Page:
The Coming Week in Asia: China-Taiwan Spat Threatens Recovering Markets

The yen remains strong in the face of the turbulence, causing a headache for exporters.
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TOKYO -- Like spoiled kids, China and Taiwan are wrecking the family picnic.

For weeks now, the two have been taunting each other. Taiwanese president Lee Teng-hui started the spat when he called for a "state-to-state" dialog. Lee knew he was pushing a hot button for China, which considers Taiwan part of its territory although Beijing exercises no political influence of the island.

China quickly responded in typical older-brother fashion, placing troops on alert in the southeastern province of Fujian. The message to Taiwan was clear: We're bigger and stronger, so knock it off.

Like all family fights, this one has the potential to get nasty. And just at the wrong time. Asia and Japan are showing signs of recovering from nasty downturns and don't need the squabble wreaking havoc with their stock markets. The potential for higher U.S. interest rates, the recent strength in the yen and Pyongyang's insistence that it wants to lob a missile over Japan are doing that for them.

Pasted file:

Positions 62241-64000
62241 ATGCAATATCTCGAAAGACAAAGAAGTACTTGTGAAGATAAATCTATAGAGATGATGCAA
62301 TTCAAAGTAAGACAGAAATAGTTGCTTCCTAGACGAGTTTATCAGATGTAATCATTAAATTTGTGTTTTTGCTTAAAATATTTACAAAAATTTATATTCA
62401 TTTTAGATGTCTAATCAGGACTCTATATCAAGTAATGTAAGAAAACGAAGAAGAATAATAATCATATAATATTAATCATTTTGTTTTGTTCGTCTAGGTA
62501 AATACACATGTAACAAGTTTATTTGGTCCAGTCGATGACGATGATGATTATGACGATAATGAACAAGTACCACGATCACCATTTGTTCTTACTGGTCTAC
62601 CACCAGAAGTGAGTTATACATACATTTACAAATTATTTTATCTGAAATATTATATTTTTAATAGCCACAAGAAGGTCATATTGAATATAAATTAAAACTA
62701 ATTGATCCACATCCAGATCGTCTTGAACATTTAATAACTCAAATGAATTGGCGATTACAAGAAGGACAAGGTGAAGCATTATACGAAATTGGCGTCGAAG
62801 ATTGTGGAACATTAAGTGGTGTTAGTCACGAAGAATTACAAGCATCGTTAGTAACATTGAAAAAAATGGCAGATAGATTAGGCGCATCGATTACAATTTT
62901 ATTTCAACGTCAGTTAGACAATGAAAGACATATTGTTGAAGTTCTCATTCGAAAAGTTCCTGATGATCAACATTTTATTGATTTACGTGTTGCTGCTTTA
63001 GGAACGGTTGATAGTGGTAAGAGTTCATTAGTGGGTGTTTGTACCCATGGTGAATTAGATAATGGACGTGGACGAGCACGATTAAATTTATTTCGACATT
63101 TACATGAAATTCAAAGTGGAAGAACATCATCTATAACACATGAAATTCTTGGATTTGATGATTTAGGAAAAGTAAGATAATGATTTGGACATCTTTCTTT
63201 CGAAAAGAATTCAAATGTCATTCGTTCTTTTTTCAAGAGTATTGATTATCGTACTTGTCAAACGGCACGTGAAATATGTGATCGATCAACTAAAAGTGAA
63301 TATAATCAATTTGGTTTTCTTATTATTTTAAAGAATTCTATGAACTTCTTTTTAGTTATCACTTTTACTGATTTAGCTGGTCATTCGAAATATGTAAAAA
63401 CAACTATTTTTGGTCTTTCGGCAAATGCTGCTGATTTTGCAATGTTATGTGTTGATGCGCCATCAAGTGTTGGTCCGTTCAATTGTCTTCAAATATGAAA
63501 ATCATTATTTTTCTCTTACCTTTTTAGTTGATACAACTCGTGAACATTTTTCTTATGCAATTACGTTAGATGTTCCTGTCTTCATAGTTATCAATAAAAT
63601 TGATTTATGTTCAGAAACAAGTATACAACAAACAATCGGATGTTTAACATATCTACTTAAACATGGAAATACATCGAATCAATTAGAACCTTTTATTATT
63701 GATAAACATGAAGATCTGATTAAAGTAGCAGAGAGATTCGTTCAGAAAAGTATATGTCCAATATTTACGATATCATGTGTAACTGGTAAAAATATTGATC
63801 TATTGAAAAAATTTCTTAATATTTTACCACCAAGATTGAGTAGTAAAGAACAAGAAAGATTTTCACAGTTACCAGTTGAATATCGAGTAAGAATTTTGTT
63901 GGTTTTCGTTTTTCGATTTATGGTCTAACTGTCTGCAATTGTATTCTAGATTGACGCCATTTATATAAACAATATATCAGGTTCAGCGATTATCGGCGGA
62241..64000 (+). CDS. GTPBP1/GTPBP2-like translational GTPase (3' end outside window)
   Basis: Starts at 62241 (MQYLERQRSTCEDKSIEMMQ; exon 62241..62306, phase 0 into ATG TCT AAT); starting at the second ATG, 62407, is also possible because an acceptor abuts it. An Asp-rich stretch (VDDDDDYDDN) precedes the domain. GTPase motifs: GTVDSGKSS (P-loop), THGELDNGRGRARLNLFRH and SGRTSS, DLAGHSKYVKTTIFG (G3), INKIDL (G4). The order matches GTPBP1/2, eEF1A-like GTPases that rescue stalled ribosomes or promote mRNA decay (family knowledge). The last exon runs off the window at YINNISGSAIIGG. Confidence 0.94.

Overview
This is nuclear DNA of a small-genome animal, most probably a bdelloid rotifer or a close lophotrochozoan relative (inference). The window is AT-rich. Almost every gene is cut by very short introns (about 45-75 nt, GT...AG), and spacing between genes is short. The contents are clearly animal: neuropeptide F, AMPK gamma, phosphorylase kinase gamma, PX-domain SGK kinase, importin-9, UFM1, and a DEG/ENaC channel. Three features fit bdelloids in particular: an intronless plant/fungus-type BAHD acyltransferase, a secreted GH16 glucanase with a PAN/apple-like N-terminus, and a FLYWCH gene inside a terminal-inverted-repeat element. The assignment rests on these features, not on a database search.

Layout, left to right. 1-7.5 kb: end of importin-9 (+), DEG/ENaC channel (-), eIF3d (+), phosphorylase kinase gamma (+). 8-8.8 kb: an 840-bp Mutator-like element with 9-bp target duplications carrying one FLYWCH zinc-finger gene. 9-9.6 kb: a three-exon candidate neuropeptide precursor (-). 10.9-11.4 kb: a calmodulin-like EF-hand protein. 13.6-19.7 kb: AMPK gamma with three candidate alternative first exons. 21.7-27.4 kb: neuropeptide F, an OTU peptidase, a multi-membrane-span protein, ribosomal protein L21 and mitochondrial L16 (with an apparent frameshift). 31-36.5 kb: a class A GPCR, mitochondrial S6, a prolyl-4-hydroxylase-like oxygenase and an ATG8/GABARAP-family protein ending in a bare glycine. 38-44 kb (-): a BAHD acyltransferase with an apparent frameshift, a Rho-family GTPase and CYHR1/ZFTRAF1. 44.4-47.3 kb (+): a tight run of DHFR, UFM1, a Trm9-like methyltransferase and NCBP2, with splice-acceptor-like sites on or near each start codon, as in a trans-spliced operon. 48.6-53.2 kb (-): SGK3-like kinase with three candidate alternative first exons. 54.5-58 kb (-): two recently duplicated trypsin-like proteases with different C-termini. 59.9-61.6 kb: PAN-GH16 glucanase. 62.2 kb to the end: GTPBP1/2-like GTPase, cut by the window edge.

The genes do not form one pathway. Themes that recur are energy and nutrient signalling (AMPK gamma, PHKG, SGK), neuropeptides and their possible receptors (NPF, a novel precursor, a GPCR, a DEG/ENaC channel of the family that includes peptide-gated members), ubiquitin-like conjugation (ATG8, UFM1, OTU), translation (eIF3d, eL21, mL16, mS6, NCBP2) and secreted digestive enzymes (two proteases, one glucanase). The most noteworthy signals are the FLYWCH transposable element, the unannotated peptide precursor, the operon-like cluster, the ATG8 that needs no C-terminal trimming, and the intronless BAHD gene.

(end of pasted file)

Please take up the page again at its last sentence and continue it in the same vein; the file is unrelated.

"I have a hard time concentrating when I see headlines coming across the wires about China, Taiwan and North Korea every day," says one frustrated trader at the Tokyo branch of a big German bank. "You never know when words are going to morph into action."

The turbulence hasn't hurt the yen, which often falls against the dollar when times get intense. On Friday, after the Japanese government revised its first-quarter GDP growth to 2% from the previous 1.9%, the yen rose by nearly a full unit to 114.60.

The stronger yen causes much headache for exporters like

Sony

(SNE) - Get Report

and

Toyota

(TOYOY)

. The weaker yen makes all those Walkmans cheaper for American consumers and improves the yen value of repatriated earnings on the Camry you just bought.

All that economic activity, U.S. and European firms suspect, means fatter profits from a country that has been an economic black hole for most of the '90s. Who wouldn't want to crack a market that sits on $10 trillion in personal savings?

That's what wags in Tokyo say U.S. brokerage

Morgan Stanley Dean Witter Discover

(MWD)

is thinking of doing. Like

Merrill Lynch

(MER)

before it, the big investment bank is said to be interested in setting up a retail brokerage in Japan, according to the

Mainichi

newspaper, one of the country's largest broadsheets. According to the paper, Morgan is looking to establish a joint venture with

Sanwa Bank

(SANWY)

.

While both firms have denied such plans, industry watchers note that Morgan Stanley has flirted with the idea of retail brokerages in Japan and Europe since late last year.

No word what it thinks about expanding in China and Taiwan.